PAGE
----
After funnelling our ideas, we concluded that a marketplace platform was the best solution. One of the reasons behind this choice was the popularity of other freelance marketplaces at the time. And so, we started setting up our own marketplace for shifts. At a later stage, we shifted to a payroll system that we made use of in order to hire people on a zero-hour contract. Hence, our business came into existence as a result of a joint effort to provide temporary workers with a seamless and facile experience. We worked on this project until 2019 when my partner and I sold Shiftly to our angel investors.
What kind of obstacles did you encounter so far with BrightSpike, and how did you overcome them?
Bright Spike is a different proposition. We offer Teamer, a workforce management software-as-a-service (SaaS) for consulting companies. This labour management software offered by us, allows for searching, capacity management, and reporting. All-in-one solution for boosting agency, consultancy, and law firm workflow efficiency. Thus, this software can help companies in onboarding, for example, 100 consultants onto their system. On the other side, as a manager, the user can search through profiles and see the projects people are already working on and how many hours they already spent working on them. BrightSpike came into existence also because I saw a problem and looked for solutions to solve it. While applying for jobs in consulting and working in the field, I observed that companies do not have a professional capacity management system. Companies would usually store and organise this kind of data in Excel and consultants would have access to everything. There is no permission management whatsoever. We launched our first version, and our pilot customer is actually my employer. weGrow is now able to search for the right profiles and manage the capacities of its consultants.
Since I am generally optimistic as a person, and maybe overly optimistic sometimes, I feel like the market is ripe for a product like ours. It seems like software such as ours will become the solution to these organisational problems in a couple of years. The only issue that we might face is the resistance coming from the employees of our potential clients because integrating a new system into the usual routine of employees could be challenging. This is why each employee needs to be shown how our system is meant to ease their work. This is a plan that we are still developing. Apart from that, we do not see any major obstacle to BrightSpike becoming successful.
What is your opinion about the integration of technology in staffing? Will it become a norm in the coming years?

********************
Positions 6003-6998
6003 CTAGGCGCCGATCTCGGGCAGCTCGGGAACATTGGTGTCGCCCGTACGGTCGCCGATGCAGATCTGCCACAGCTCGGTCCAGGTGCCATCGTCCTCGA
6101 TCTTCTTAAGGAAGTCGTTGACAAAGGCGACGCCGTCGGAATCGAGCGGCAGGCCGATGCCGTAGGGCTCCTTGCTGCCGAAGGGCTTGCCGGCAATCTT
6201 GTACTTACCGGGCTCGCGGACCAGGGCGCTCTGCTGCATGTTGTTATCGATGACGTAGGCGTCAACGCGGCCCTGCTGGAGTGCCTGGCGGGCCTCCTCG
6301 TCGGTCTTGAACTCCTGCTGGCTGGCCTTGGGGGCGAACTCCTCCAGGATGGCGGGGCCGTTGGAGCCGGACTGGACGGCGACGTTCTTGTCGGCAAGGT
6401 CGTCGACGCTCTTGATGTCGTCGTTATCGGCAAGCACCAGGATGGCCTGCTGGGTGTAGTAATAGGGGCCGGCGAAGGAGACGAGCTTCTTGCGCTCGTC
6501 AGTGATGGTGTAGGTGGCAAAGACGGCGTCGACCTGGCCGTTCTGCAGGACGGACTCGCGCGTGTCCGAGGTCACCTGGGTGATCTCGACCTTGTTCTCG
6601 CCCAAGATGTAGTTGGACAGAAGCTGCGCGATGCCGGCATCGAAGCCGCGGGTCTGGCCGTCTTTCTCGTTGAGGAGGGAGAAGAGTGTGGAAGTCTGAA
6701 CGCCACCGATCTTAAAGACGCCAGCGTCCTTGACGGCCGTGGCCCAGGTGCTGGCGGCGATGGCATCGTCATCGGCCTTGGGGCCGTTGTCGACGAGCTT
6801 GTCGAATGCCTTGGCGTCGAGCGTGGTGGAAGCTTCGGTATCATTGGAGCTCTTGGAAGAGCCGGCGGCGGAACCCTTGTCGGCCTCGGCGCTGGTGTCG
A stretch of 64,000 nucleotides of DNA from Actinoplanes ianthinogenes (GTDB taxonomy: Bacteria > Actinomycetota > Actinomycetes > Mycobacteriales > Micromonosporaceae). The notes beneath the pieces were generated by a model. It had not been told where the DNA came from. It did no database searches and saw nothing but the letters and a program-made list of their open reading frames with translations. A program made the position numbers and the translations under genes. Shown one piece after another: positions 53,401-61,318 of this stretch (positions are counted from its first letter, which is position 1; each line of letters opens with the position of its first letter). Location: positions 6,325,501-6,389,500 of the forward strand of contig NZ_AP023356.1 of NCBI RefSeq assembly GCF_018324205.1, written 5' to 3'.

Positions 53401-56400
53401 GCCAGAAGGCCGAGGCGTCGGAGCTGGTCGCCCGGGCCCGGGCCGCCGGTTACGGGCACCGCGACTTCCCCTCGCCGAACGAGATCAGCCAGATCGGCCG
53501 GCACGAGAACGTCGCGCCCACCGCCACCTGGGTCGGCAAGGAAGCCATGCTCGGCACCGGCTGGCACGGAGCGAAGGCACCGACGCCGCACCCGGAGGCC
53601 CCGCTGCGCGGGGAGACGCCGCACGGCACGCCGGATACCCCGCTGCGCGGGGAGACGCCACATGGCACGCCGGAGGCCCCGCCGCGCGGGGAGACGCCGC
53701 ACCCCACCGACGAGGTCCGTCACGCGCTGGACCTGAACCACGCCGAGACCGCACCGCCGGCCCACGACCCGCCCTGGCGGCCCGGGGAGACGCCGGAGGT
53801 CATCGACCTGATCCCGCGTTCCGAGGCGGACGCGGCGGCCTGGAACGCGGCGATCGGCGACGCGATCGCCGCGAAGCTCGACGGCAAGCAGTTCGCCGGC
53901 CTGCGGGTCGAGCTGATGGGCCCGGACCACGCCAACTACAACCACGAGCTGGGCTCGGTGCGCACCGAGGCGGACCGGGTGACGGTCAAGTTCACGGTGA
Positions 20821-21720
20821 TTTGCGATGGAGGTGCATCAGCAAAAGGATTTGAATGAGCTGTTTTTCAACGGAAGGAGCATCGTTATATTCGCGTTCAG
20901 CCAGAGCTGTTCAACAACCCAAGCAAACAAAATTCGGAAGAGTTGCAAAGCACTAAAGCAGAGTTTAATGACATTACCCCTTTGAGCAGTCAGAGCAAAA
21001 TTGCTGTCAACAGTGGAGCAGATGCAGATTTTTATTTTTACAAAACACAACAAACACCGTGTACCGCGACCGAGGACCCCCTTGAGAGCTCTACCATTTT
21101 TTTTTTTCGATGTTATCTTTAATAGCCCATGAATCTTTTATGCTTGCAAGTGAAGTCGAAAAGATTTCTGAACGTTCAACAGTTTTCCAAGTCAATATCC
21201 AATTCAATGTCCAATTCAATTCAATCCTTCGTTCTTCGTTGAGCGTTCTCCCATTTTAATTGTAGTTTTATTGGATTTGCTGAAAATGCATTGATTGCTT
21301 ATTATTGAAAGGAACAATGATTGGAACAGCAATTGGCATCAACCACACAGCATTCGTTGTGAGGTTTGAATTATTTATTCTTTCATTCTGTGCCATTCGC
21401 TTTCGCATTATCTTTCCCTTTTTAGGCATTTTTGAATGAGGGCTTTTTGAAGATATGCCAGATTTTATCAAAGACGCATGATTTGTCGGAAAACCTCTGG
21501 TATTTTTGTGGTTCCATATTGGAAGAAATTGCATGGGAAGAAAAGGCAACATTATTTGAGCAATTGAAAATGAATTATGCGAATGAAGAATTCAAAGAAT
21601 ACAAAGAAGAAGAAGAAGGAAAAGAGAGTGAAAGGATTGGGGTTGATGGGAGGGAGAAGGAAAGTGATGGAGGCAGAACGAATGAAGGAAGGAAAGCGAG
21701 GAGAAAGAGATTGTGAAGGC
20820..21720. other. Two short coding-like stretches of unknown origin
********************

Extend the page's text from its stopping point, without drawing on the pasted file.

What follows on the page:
I believe that it most certainly will, at least within consulting and legal firms. Unfortunately, most companies of this sort make use of Excel to organise and keep track of their employees’ work. There are a few other systems that deal with capacity management but outdated and less user-friendly for this day and age when everyone is only a few clicks away from the information they are looking for. Since global consulting and legal companies often create their own systems, we aim to cater to the small to medium-sized companies that comprise 100 to 1000 employees because we think that such solutions are already in high demand for such firms.
We chose this industry because consultants usually have specialized expertise and being able to organise, filter and choose them based on different criteria is crucial for consultancy companies. It does not only matter what seniority or position they have but also their profile. I think that capacity management in consulting will start looking like scheduling in hotels or schools.
What are the major obstacles for start-ups in growing and moving to a global scale?
The most common one arises once a company has grown in its home market and would like to expand to another one. This choice needs to have very solid reasoning behind it. Even though a product or service might have a booming success in the Netherlands, as an example, it might fail to succeed in Germany due to regulations, mindset or customs of either the employees or companies or many other reasons. This is why companies should really “do their homework” and thoroughly analyse the country and market that suits their product before making such a decision. Entering markets blindly might result in completely unexpected outcomes.